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In a rebuke to one of the Senate’s most conservative members, they overwhelmingly rejected a proposal by Sen. Rand Paul, R-Ky., to cut even deeper than the House GOP budget and eliminate deficits in just five years.
The Democratic budget’s $975 billion in new taxes would be matched by an equal amount of spending reductions coming chiefly from health programs, defense and reduced interest payments as deficits get smaller than previously anticipated.
White House praises Senate-passed budget
The White House is praising the $3.7 trillion budget Democrats squeezed through the Senate early Saturday.
But spokesman Jay Carney isn’t raising too much hope for compromise with the GOP-led House, which previously passed a competing budget that makes deep cuts to social programs.
Carney says in a statement issued Saturday morning that the House budget — quote— “refuses to ask for a single dime of deficit reduction from closing tax loopholes for the wealthy and well-connected.”
He adds that President Barack Obama will work with both sides to see if there is an opportunity to reach a deal.
Although his major proposals are well-known, Obama has not yet released his budget for the coming year. That’s expected in early April.
Senate and House budget proposals compared
How the budget proposals by Senate Democrats and House Republicans stack up over the next decade:
Senate Democrats » $46.5 trillion
House Republicans » $41.7 trillion
Senate Democrats » $41.2 trillion
House Republicans » $40.2 trillion
Senate Democrats » $5.4 trillion
House Republicans » $1.4 trillion
National debt at end of 2023
Senate Democrats » $24.4 trillion
House Republicans » $20.3 trillion
Senate Democrats » $11.3 trillion
House Republicans » $11.3 trillion
Senate Democrats » $6.8 trillion
House Republicans » $6.7 trillion
Health, including Medicaid and the State Children’s Health Insurance Program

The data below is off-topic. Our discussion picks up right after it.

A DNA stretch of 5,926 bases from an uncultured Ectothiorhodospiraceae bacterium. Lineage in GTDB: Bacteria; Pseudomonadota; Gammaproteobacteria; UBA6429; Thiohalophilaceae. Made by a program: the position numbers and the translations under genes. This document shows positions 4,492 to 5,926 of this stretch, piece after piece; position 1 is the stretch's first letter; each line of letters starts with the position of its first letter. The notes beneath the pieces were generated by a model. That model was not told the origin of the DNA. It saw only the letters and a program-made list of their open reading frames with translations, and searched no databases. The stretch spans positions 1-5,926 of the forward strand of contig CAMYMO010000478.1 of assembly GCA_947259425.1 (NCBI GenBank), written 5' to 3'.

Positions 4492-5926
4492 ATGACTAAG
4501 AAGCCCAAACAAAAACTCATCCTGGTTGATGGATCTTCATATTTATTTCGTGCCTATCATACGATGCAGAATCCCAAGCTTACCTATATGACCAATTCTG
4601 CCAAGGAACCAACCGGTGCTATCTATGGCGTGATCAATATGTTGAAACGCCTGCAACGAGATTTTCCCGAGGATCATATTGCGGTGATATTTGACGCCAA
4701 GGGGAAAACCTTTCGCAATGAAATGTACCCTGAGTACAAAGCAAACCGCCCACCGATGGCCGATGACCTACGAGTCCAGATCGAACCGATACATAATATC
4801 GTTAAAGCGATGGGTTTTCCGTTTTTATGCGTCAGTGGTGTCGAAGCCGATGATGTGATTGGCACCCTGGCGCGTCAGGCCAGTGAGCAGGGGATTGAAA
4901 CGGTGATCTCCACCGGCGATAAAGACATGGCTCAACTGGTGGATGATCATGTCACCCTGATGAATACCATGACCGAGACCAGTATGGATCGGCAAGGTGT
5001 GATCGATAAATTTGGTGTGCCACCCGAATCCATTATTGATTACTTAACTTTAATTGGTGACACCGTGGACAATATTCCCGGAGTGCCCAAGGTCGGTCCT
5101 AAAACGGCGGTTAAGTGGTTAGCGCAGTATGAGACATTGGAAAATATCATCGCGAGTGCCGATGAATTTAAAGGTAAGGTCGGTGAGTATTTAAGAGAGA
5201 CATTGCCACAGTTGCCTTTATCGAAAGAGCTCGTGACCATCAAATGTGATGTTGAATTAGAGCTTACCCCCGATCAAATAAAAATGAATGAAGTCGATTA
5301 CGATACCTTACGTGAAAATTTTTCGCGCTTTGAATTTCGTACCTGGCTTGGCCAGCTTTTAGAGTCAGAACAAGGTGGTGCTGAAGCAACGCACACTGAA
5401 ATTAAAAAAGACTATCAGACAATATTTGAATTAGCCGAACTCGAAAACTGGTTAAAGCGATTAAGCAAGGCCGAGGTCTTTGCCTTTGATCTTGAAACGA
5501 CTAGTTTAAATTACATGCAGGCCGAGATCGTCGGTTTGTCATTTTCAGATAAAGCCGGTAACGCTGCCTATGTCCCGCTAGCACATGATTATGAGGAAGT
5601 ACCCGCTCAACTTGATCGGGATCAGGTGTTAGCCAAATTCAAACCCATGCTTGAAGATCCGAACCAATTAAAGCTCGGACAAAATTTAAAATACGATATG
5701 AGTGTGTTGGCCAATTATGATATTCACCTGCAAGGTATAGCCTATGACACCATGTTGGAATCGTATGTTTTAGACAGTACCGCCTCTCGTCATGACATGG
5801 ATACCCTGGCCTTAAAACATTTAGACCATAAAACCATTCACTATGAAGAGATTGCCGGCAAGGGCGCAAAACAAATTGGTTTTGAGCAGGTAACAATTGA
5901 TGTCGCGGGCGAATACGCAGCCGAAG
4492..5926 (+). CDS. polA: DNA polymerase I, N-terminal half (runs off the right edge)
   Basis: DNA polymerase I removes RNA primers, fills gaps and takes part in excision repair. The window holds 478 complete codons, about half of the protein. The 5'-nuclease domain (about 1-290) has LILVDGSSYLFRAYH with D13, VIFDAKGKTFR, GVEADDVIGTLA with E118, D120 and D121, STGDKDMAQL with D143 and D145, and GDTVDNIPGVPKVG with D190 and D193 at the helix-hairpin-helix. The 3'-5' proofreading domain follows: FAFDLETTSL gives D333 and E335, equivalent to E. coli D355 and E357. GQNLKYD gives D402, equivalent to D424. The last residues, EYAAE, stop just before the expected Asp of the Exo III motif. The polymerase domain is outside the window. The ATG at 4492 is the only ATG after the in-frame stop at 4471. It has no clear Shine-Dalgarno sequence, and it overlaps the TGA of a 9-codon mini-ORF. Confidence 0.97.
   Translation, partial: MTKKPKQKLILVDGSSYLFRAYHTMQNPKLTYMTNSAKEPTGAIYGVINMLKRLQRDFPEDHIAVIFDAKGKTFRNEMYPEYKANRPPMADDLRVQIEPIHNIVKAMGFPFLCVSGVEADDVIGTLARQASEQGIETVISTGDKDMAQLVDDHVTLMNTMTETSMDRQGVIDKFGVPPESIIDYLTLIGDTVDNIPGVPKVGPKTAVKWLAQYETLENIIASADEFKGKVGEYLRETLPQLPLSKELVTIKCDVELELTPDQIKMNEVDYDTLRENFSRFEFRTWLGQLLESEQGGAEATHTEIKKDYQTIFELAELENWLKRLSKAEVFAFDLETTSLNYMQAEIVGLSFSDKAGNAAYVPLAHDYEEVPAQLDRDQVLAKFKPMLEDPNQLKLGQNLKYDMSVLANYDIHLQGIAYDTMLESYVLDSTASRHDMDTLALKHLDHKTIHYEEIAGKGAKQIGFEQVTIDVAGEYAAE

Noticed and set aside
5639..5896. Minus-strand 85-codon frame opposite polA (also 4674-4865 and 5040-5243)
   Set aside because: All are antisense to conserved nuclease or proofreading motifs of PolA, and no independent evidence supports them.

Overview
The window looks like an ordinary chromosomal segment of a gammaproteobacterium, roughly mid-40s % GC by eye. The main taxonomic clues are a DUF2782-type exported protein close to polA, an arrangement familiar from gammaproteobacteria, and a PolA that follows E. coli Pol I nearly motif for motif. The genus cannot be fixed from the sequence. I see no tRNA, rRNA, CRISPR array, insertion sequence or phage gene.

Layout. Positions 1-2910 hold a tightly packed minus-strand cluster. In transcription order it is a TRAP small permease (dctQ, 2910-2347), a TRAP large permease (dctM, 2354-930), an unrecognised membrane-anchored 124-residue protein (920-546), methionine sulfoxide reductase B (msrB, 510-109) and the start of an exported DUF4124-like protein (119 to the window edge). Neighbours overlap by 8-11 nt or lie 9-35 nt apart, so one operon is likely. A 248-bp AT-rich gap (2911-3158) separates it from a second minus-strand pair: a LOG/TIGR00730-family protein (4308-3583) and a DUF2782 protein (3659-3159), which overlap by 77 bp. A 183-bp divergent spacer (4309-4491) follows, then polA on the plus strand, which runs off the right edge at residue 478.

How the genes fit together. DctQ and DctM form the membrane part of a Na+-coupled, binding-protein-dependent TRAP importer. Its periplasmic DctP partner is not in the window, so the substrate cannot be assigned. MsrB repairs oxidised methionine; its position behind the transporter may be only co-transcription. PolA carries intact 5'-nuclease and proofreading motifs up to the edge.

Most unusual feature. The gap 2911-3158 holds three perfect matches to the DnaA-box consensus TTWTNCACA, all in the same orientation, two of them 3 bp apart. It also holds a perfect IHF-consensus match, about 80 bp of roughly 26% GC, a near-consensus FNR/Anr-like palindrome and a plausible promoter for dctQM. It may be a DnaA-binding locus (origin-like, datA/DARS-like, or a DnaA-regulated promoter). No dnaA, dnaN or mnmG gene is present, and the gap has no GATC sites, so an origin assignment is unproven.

Senate Democrats » $6.6 trillion
House Republicans » $4.0 trillion
Senate Democrats » $6.0 trillion
House Republicans » $6.2 trillion
Income security, including housing assistance, cash benefits and food stamps
Senate Democrats » $5.6 trillion
House Republicans » $5.0 trillion
Interest on national debt
Senate Democrats » $5.2 trillion
House Republicans » $4.5 trillion
Veterans benefits and services
Senate Democrats » $1.7 trillion
House Republicans » $1.7 trillion
International Affairs, including foreign aid
Senate Democrats » $506 billion
House Republicans » $431 billion
Education, training, employment and social services
Senate Democrats » $1.1 trillion
House Republicans » $906 billion
Senate Democrats » $919 billion
House Republicans » $801 billion
Senate Democrats » $205 billion
House Republicans » $196 billion
Natural resources and environment
Senate Democrats » $474 billion
House Republicans » $385 billion
Community and regional development
Senate Democrats » $268 billion
House Republicans » $88 billion
This year’s projected deficit of nearly $900 billion would fall to around $700 billion next year and bottom out near $400 billion in 2016 before trending upward again.
Shoehorned into the package is $100 billion for public works projects and other programs aimed at creating jobs.
Associated Press writer Andrew Taylor contributed to this report.
Follow Alan Fram on Twitter: https://twitter.com/asfram
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